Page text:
It seems that Microsoft employees knew about a disc-damaging manufacturing fault in Xbox 360 consoles, before the machines were put on the market.

A document from the ongoing lawsuit in the States suggests that Microsoft knew that machines manufactured in December 2006 had a design flaw which caused the machine to damage discs when it was tilted.

The lawsuit has been going on since July 2007, and this document has only just come to light. The Seattle Post-Intelligencer says it contains a declaration from Microsoft's program manager Hiroo Umeno suggesting that the company knew that the machines were faulty.

"This is ... information that we as a team, optical disc drive team, knew about", said Umeno. "When we first discovered the problem in September or October (2005), when we got a first report of disc movement, we knew this is what's causing the problem".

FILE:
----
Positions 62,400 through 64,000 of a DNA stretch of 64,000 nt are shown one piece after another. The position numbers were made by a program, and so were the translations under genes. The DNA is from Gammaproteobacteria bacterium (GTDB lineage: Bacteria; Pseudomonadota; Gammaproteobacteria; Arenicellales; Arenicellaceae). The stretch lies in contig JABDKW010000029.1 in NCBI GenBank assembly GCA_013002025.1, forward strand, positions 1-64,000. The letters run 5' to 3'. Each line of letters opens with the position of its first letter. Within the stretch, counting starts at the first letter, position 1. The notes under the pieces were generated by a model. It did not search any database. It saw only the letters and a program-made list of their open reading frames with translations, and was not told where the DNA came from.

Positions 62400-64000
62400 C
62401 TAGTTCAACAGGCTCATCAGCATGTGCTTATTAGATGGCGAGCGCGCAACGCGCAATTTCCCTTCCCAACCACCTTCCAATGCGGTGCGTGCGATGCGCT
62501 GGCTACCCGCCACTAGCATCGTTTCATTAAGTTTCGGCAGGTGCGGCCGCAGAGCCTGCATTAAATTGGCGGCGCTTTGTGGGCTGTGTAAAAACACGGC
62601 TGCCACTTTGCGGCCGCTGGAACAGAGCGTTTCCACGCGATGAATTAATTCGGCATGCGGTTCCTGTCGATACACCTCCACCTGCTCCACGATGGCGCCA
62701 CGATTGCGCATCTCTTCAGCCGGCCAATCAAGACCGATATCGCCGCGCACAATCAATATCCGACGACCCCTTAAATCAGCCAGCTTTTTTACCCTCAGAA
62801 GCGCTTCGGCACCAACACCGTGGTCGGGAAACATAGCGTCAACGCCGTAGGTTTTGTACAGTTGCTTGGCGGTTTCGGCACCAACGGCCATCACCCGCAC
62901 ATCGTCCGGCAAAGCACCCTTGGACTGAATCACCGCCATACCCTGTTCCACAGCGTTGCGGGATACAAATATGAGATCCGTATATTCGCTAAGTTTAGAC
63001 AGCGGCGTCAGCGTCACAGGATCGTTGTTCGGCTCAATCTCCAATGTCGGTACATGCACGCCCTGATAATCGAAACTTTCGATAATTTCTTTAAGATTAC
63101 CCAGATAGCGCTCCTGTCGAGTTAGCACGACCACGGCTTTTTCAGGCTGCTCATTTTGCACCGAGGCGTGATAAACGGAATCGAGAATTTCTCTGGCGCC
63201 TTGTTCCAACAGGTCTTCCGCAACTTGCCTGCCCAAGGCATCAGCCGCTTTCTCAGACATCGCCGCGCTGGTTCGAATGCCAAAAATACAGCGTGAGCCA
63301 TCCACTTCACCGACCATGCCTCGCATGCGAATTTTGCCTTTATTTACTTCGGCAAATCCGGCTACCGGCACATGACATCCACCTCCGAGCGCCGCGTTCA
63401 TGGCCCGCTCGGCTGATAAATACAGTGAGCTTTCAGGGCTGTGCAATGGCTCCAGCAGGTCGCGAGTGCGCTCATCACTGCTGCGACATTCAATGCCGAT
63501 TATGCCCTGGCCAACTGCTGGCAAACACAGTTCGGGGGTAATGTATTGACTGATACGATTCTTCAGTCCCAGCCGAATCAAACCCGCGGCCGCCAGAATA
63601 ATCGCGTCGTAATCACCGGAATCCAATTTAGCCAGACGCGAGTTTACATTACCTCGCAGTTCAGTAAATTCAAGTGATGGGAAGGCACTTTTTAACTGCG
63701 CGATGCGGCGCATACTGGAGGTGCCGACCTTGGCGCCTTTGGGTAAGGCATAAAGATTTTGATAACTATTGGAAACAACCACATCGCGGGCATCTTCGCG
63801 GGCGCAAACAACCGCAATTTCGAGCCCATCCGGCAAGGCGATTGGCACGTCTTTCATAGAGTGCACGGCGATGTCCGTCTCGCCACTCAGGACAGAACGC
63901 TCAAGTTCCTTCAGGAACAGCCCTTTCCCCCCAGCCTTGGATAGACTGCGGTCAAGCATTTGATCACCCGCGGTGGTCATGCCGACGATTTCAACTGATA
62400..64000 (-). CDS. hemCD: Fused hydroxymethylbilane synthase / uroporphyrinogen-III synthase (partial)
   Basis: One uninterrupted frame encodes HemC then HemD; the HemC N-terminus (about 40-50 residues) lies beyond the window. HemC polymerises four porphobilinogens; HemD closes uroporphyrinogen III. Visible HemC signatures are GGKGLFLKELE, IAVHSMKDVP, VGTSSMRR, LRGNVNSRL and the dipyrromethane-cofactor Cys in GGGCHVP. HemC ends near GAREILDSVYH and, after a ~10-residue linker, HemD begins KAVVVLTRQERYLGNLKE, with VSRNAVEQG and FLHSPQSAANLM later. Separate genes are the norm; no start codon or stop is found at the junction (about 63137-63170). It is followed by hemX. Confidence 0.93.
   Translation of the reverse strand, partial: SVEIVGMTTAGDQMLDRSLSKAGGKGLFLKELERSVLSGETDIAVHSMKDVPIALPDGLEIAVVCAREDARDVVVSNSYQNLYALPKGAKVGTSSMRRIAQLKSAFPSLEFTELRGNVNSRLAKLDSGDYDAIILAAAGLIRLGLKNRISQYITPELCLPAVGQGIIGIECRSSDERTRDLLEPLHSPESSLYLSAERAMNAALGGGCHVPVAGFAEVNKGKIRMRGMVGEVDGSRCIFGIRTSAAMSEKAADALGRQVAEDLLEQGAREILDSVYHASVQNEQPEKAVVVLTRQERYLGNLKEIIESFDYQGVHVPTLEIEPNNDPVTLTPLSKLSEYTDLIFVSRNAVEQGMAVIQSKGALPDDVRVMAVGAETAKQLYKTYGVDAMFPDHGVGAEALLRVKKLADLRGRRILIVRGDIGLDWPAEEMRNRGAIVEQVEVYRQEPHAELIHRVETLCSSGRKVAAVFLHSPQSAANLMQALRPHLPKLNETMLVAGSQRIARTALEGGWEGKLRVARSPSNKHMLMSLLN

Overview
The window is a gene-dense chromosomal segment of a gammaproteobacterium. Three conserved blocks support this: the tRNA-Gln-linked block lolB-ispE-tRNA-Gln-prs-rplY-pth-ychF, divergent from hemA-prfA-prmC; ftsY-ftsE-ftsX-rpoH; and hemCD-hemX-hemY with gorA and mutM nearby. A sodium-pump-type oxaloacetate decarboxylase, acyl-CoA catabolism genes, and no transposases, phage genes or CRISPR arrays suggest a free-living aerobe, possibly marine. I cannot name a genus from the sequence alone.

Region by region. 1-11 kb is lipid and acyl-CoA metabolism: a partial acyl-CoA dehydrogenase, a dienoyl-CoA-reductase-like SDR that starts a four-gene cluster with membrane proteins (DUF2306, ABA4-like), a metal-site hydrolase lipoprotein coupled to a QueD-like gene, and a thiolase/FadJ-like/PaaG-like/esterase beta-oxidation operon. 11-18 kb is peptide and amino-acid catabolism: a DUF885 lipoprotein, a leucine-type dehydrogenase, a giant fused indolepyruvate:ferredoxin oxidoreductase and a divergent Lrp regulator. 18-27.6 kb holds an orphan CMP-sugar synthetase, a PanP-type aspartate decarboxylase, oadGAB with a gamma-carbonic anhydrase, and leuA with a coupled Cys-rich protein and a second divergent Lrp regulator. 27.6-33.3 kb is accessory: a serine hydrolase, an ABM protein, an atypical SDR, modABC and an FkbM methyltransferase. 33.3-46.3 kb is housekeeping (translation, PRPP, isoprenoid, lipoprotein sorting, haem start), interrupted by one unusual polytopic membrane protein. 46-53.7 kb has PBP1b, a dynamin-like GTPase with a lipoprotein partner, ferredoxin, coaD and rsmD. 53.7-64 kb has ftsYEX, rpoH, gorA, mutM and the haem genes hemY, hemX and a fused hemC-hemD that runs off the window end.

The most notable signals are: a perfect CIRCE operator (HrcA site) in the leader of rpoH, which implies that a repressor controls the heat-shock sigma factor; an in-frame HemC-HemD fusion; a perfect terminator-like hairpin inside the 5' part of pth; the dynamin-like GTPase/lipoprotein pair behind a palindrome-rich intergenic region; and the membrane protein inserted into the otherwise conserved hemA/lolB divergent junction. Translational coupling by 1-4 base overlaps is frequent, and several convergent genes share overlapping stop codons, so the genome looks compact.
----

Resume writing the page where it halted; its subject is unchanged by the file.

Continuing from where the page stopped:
Even worse, apparently three different solutions were put forward and rejected by Umeno's team. This included slowing down the disc drive, which would have resulted in lengthy load times, and adding bumpers to the disc drive, which was considered too costly at 25p a console.

As of April this year, there have been 55,000 complaints about scratched discs. The case continues - we'll bring you any updates we get.